Have you ever sat with a cat in a carrying case for an hour in a half in a car?

It was a traumatic experience for us all. 

To recover we ordered pizza, drank wine, watched movies, and eyed Minnie as she explored her new home. 

To cure the headache I woke up with today, I felt it was a good idea to eat a few slices of the leftover pizza. 

Oops. It turns out CalFresh doesn’t take into account hangover food…

I wasn’t able to get on the right track until dinner time. Running errands all day forced me to skip lunch; needless to say, I was famished when it was time to make my first CalFresh meal. 

Taco Night

Taco Night

I have the feeling I will be eating a variety of this meal throughout the week.  These tacos are stuffed with black beans, brown rice, a sliver of green bell pepper, a wedge of tomato, and a nib of roasted jalapeno. 

A New Kind of Stress... Will there be enough?

Lunch for Day 1 of the Challenge!

Lunch for Day 1 of the Challenge!

Day 1 of the CalFresh Challenge is complete!  I was pleasantly surprised to see that not only did I make it through the day, but I was also able to make it through a Spin workout w/ a decent amount of energy.  There were small tweaks made to my day: I spent an additional hour on food preparation and drank an extra 40 ounces of water to stay “full;” however, we were able to squeeze in 3.5 servings of fruits and vegetables, got lots of protein, and I even kept my daily dose of caffeine. 

Now to the stress… while we had a “great 1st day,”  it might have been too “great.”  I thought I had budgeted enough rice and beans to get us through four meals; however, I’m quickly realizing that we’ll need nearly double the amount I planned for!  What this means is that we’ll potentially need to decide between protein and produce later in the week.  A part of me had thought that we’d have an easier time taking advantage of economies of scale with two people participating in the Challenge; however, we are learning that no matter how well we plan, this allotment does not allow for an adequate food budget. No matter how creative we get, something has to be given up.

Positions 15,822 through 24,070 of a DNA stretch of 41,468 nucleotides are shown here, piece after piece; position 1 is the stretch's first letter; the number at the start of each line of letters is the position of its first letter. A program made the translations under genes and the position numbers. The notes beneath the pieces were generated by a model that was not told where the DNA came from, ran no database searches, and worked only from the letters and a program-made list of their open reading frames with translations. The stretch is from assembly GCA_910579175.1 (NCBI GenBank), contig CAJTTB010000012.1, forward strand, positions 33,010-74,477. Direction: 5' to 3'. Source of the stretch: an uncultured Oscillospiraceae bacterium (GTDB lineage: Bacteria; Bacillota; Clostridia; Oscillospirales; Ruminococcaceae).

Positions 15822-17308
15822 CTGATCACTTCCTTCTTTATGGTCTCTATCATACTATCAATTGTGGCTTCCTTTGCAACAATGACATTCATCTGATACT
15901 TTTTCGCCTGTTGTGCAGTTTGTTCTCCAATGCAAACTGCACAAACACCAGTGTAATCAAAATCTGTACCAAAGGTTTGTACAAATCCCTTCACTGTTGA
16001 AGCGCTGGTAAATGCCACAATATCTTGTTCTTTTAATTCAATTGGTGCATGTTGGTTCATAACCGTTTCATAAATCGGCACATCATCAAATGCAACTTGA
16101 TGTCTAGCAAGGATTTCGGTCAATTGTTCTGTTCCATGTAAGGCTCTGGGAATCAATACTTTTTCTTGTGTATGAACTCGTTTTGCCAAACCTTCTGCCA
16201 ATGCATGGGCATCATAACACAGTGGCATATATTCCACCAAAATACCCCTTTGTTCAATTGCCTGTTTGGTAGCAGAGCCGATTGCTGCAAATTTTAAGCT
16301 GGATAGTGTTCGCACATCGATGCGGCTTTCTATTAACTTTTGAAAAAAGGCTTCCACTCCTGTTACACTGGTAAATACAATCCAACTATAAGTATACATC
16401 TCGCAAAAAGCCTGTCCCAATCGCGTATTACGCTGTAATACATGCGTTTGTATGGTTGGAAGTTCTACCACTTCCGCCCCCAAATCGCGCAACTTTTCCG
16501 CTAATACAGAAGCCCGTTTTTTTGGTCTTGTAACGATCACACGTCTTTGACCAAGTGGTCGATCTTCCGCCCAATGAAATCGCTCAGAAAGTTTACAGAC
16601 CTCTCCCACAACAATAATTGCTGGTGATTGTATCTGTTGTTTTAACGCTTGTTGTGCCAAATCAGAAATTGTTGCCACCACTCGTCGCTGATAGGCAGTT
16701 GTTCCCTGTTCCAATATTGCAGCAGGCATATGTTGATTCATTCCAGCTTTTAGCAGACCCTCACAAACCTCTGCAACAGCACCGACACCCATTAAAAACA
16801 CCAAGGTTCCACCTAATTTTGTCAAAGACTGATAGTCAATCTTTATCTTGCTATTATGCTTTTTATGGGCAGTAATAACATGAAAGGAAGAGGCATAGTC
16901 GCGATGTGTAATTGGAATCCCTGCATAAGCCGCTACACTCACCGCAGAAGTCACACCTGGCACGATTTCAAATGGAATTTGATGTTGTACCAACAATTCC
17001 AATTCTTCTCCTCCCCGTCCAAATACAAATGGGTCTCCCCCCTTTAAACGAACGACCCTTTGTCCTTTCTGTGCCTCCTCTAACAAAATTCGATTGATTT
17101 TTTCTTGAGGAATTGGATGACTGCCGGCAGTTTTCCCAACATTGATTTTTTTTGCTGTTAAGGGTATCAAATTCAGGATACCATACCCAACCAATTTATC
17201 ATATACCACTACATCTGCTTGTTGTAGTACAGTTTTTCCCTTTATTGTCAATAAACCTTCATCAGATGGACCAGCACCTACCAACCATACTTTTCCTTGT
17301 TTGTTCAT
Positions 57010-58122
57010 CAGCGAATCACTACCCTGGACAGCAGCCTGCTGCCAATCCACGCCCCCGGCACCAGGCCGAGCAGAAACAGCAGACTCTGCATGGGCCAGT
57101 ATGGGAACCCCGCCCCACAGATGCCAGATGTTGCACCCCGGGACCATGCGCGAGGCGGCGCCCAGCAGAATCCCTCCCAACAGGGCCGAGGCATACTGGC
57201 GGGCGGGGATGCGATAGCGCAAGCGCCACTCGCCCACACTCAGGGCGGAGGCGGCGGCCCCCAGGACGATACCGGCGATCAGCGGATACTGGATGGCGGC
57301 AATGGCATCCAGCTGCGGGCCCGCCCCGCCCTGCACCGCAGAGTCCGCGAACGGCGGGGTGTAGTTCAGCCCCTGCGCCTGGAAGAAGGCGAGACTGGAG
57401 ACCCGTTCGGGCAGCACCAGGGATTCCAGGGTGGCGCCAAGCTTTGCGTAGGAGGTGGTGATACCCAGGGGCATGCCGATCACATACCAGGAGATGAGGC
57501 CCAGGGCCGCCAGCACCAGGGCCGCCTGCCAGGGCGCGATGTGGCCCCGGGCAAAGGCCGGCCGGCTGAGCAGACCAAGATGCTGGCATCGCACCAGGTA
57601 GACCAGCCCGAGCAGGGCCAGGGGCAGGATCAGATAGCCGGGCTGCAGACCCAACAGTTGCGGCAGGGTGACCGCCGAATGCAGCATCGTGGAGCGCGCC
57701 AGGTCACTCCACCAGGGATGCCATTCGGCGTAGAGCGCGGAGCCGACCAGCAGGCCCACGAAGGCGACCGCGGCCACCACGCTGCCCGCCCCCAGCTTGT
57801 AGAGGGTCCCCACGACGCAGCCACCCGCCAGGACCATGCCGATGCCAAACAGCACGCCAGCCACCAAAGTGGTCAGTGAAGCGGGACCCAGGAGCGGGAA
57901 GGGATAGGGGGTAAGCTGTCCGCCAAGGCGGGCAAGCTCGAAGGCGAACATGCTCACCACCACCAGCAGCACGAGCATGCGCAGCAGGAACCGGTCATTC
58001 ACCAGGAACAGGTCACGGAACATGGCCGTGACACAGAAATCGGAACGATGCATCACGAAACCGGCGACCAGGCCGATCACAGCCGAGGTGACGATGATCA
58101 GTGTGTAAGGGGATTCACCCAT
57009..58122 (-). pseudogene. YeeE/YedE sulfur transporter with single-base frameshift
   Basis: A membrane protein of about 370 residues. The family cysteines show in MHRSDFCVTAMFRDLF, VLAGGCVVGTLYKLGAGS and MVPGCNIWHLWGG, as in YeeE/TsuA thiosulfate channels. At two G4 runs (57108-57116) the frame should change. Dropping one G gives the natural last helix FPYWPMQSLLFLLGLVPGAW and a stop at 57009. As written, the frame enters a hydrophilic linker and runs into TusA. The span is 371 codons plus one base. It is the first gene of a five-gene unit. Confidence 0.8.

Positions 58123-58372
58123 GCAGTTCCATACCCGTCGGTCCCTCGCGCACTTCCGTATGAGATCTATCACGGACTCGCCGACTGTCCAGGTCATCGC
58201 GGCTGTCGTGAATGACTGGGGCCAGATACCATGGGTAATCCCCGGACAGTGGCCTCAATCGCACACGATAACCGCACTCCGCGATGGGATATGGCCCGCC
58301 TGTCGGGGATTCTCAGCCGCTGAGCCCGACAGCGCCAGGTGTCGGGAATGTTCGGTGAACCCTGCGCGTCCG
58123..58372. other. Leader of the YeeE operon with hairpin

When I realized how much my partner needs to eat, my first thought was whether I could cut my portions to ensure he got enough.  While I recognize that trading my food security for his is not a healthy choice, it is one millions of Americans make each day, especially those with growing children.  Since noticing the potential shortage, my free thoughts are occupied figuring out how to shift and stretch what we have to “cover the gap.” I rarely spend this much time and energy on getting enough healthy food in my body.  Luckily we have PLENTY of carbs (5lbs of potatoes for $1 makes carb loading easy).  We’ll see what the rest of the week has in store…


Going Over Budget

On to Day 2! I’m excited, but still a little worried about making this budget work.

We stuck with our planned menu for meals and snacks throughout the day:

Shrimp Kabobs for dinner

Shrimp Kabobs for dinner

Breakfast (fruit) – .27
Morning snack (string cheese) – .25
Lunch (wrap sandwich) – 1.54
Afternoon snack (carrots and celery) – .35
Dessert (yogurt) – .58
Total daily meals/snacks (except dinner) – 2.99

But I didn’t budget for coffee, but I had one this morning. I made it at home for .78.

For dinner, we had kabobs. I bought a dozen shrimp because they were on sale. I used half of it on dinner tonight, so we each got a kabob with 3 shrimp. It’s definitely not enough protein, but I was nervous to buy any more than that. We also had a kabob of veggies (zucchini and onion) and a side of corn.

Here’s the cost breakdown:

6 shrimp – 1.73
1 zucchini – .59
1/2 onion – .20
2 ears of corn – 1.00
Total for dinner – 3.52

So our total for the day (meals and snacks during the day, my coffee, and dinner) came to $10.28, or $5.14 per person. We went over our budget for the day, but hopefully we’ll be able to make up for it somewhere.

Headaches & Lack of Energy